As 2018 hits its midpoint, fleet owners face an expanding obstacle course of challenges to keep their businesses running smoothly. The enduring driver shortage is leading fleet owners to add incentives, retention bonuses and benefits to attract and retain drivers. Just one truck was available for every 12 loads that needed to be shipped at the start of the year, the lowest since 2005. The impending “silver-tsunami” affecting many industries as the baby boomer workforce ages and retires is even more immediate for the transportation industry, with the average driver 10 years older than the average worker in other industries. Plus, operating expenses and fuel costs continue to increase for fleets along with compliance costs tied to the electronic logging device mandate.
It all adds up to higher costs for transportation companies, putting pressure on their margins and challenging fleets to maintain cash flow while they are waiting on invoices to be fulfilled by customers. With invoice payments often stretched to the maximum allowable duration, many fleet owners have a substantial accounts receivable balance but no access to the cash they need today.
Cash flow is a key component of keeping a transportation business operating smoothly. Temporary, unexpected restrictions make it difficult for fleet owners to navigate the challenges of increased government regulation and rising operating costs. Cash flow provides fleet owners the flexibility to offer new incentives to retain and attract drivers, pay drivers higher salaries and offer benefits packages.
With steady growth in the transportation industry, factoring services can play a key role in supporting the growth of transportation companies along with ensuring adequate cash flow. Factoring services are a business funding solution that is designed to improve cash flow by releasing working capital from outstanding customer invoices. A factoring company provides a cash advance on your invoices, usually within 24 hours. Factoring services may differ between funders but can generally be broken down into three steps:
- The transportation business invoices its customers and sends a copy of the invoice to the factoring company, also known as the funder.
- The funder advances the transportation company a portion of the invoice value, in some cases up to 97% of invoice value.
- The funder collects the customer payment on behalf of the transportation company and distributes the remainder of the invoice value to your the company, minus any fees.
As a business expands, a factoring relationship ensures there are no unexpected cash flow restrictions that cause issues for day-to-day operations. Factoring accounts receivable for a transportation business allows the owner to take advantage of more opportunities by providing access to working capital as both rates and tonnage increase and fleet business grows. Factoring services can also help with administrative issues by handling tasks in the back-office, such as collections and customer audits, that otherwise might slide down the list of priorities for busy business owners, thereby costing both time and money.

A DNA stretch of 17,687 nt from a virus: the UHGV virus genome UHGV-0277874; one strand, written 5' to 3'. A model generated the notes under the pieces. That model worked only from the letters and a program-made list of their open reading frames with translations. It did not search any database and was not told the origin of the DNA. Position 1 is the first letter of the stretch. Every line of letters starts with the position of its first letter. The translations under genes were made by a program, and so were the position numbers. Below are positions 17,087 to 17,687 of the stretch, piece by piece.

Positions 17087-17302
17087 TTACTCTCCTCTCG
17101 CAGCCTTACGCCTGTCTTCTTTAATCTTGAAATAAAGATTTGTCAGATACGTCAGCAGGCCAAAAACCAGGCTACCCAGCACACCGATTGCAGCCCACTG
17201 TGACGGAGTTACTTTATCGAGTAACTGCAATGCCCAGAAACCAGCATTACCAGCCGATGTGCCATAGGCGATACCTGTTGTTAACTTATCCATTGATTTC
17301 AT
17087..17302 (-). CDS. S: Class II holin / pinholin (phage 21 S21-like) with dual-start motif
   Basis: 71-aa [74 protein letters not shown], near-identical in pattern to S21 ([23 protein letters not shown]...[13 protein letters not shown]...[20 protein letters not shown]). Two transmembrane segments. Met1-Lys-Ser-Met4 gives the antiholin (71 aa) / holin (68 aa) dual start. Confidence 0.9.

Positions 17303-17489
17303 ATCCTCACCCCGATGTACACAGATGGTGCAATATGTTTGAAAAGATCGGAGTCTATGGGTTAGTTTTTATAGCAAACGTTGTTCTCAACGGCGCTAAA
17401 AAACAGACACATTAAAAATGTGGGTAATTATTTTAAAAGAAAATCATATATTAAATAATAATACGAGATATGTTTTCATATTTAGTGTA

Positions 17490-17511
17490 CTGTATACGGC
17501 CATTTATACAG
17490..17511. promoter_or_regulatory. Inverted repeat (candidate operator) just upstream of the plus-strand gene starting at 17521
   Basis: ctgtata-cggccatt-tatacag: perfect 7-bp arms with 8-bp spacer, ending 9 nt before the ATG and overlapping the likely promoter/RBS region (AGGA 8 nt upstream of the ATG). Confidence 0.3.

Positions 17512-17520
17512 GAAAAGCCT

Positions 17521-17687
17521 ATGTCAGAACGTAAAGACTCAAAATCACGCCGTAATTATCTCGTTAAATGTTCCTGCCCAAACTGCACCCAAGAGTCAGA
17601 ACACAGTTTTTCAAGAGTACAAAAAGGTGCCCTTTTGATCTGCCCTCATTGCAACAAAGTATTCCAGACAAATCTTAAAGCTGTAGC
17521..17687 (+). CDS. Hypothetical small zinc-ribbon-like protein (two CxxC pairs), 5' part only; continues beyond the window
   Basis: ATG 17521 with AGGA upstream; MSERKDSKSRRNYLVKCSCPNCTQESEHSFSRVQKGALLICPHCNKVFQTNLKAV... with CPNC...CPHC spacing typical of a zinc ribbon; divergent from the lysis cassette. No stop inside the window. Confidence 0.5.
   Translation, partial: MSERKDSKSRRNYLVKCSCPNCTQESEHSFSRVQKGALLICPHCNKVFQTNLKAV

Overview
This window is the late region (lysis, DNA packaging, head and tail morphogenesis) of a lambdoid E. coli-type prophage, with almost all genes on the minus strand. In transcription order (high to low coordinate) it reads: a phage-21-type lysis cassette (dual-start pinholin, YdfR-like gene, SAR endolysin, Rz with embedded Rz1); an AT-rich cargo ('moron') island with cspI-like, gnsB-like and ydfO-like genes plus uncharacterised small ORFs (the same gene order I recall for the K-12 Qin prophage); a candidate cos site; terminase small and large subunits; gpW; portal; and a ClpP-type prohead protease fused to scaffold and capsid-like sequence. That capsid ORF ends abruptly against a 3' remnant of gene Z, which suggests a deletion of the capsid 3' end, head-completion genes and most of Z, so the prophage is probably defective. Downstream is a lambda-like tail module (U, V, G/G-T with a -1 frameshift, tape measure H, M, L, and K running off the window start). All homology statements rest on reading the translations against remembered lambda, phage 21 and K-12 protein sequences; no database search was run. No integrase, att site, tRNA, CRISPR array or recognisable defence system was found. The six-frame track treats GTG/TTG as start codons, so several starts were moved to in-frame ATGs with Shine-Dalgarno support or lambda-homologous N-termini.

The key to finding a factoring partner is ensuring that your chosen funding provider is willing to work with the specifics of your business and will not try to box your business into “standard” funding plans. Fleet owners looking for invoice factoring services should find a factoring provider with a very straightforward application process and one that specializes in providing funding for the transportation industry. A typical application process would include the business undergoing a simple credit check and discovery process so that the factoring provider can determine your specific funding needs. An effective factoring partner will build onto your existing invoicing system or process to streamline invoice acceptance and ensure a quick turnaround. Some transportation industry-specific factoring services can then provide 24-hour cash flow based on accepted invoices. There should be no hidden rules or fees uncovered later in the process and your partner should be open about other forms of financing, their drawbacks and advantages.
Alternate financing services, like factoring, can help fleets quickly bolster cash flow. Most traditional bank-driven financing solutions or Merchant Cash Advances, or MCAs, result in an additional payment that must be made monthly (even daily or weekly if using an MCA or similar option). Additional payment obligations like those that come from an MCA produce the exact opposite of what a business with cash-flow difficulties needs. Factoring services allow companies to access money already earned but that they do not yet have access to while reducing administrative workload and paperwork, instead of creating more. Factoring is an option well-suited to many transportation companies, enabling them to reduce costs, support growth and become more efficient.
Mary Ann Hudson is the executive vice president of Bibby Transportation Finance. She focuses on daily operations and expanding the company’s presence in the transportation sector.